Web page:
Franz, Kurt

Kurt Franz
Kurt Franz

Kurt Franz (17 Jan. 1914 – 4 July 1998), SS Oberscharführer, was deployed as a guard at the Buchenwald Camp, and later as a cook at several institutions of the Third Reich’s euthanasia action. In April 1942 he was assigned as a guard at the Belzec Camp. In September 1942, he became deputy commandant of the Treblinka Camp under Franz Stangl. When Stangl left in August 1943, Franz is said to have become camp commandant until the dissolution of the camp in November 1943. Franz, however, denied this, since he was an NCO, unable to take such a leadership position.

Together with nine other defendants, Franz was put on trial in 1964/65 for his involvement in the alleged gas-chamber mass murders at Treblinka, and sentenced to a life-long prison term. Throughout his trial and imprisonment, and even after his release due to poor health in 1993, he insisted that he was innocent and never killed or contributed to killing a Jew. Like the Demjanjuk Show Trial, the Düsseldorf Show Trial against Franz was characterized by some 100 Jewish witnesses telling the most absurd stories, none of which were ever challenged by the defense, and all of which were swallowed completely by the court, and entered as such into the court record. The trustworthiness of these witnesses, or the lack thereof, can be assessed by the critical analysis of their testimonies as summarized in the respective entries. (See the section “Treblinka” of the entry on witnesses.)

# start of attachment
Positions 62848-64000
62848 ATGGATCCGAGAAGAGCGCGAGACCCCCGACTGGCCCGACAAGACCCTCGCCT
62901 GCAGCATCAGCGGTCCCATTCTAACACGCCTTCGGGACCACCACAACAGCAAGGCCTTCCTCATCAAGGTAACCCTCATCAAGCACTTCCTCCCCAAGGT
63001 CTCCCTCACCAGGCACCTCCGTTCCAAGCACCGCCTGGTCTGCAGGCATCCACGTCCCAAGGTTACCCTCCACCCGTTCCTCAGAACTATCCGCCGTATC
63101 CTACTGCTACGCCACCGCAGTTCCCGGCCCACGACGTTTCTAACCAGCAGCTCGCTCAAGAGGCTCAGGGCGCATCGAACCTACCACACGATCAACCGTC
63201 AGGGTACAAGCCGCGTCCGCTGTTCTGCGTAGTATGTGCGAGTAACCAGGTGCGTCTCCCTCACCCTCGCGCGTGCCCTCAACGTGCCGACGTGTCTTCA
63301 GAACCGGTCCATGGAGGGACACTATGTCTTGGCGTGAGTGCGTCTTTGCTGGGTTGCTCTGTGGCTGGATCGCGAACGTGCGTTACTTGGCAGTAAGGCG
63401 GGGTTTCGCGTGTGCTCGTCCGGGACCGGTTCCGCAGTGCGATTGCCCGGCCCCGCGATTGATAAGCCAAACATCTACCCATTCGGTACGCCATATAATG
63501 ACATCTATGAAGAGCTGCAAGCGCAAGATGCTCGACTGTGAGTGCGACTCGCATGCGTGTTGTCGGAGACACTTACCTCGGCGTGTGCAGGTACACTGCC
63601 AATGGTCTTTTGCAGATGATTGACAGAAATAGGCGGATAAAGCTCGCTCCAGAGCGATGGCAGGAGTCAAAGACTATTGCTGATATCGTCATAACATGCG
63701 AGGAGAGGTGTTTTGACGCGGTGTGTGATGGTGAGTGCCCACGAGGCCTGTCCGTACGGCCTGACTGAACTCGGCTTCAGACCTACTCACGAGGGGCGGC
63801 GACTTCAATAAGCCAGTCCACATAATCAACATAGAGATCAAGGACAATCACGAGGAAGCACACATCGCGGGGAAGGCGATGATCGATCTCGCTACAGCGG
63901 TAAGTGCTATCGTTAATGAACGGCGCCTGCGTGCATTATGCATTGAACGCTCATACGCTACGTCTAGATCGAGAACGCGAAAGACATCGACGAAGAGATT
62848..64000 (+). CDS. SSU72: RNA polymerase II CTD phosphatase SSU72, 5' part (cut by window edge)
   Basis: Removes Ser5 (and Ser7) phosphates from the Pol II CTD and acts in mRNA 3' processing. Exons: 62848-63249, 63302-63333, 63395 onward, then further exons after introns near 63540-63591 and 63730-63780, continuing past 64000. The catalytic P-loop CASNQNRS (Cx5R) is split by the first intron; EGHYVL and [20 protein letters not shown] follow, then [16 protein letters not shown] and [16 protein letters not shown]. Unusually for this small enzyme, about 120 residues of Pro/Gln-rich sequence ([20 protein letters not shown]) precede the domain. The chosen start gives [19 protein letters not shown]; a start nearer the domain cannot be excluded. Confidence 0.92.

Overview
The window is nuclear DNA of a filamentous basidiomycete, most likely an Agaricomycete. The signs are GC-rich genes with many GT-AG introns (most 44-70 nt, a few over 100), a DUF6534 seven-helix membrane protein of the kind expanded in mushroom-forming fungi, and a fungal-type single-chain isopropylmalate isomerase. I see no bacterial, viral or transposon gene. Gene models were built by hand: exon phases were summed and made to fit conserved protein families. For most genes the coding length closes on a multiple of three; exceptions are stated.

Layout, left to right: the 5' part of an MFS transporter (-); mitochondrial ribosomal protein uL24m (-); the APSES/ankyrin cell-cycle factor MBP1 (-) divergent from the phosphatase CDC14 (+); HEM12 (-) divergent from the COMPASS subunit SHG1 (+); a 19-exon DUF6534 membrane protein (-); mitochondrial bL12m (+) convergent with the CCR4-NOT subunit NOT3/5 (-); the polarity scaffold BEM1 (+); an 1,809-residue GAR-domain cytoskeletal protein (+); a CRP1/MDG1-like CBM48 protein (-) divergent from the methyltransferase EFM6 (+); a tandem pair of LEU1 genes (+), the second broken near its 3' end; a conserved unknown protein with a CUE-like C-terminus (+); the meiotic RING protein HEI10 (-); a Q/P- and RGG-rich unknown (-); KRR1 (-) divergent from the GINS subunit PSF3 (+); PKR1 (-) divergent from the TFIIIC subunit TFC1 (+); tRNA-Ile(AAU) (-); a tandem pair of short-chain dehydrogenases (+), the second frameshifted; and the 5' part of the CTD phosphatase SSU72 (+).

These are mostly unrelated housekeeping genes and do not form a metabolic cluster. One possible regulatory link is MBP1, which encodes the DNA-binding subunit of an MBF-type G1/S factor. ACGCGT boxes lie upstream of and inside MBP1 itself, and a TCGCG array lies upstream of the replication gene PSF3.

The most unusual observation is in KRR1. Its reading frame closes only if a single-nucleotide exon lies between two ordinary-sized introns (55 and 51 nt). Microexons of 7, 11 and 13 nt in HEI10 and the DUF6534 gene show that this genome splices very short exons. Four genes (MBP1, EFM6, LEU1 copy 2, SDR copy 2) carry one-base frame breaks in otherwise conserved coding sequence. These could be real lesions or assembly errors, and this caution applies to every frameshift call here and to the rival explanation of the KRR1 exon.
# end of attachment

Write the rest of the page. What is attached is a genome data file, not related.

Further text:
This verdict established the legally-sealed “self-evident” truth about Treblinka. At the core, the verdict of the Düsseldorf Court states (Mattogno/Graf, pp. 162-169):

“The gas chambers, in which the Jews were killed by means of exhaust fumes of a diesel engine, formed the center of the death camp.”

But Diesel engine exhaust gases have such low toxicity that they are unsuited for the claimed mass murder.

Franz is a typical example of many alleged NS perpetrators who are said to have been sadistic beasts of epic proportion, but seemed absolutely harmless to anyone who ever met them afterwards, showed no signs of remorse or insight, and also exhibited no signs of post-traumatic stress behaviors, as would be expected for men involved in the brutal slaughter of hundreds of thousands of innocent victims. German public prosecutor Helge Grabitz once suggested that the conundrum of the defendants’ strange behavior could be reasonably explained only by assuming that they were indeed innocent – but he immediately rejected this “seductive” explanation as cynical and as flying in the face of the evidence (Grabitz 1986, p. 147). This “evidence,” however, consisted of nothing more than wild, unverified claims by hysterical witnesses testifying in a frenzied public atmosphere of lust for revenge and retribution, and of an obsessive tendency for self-denigration and a self-chastising guilt complex among the Germans.

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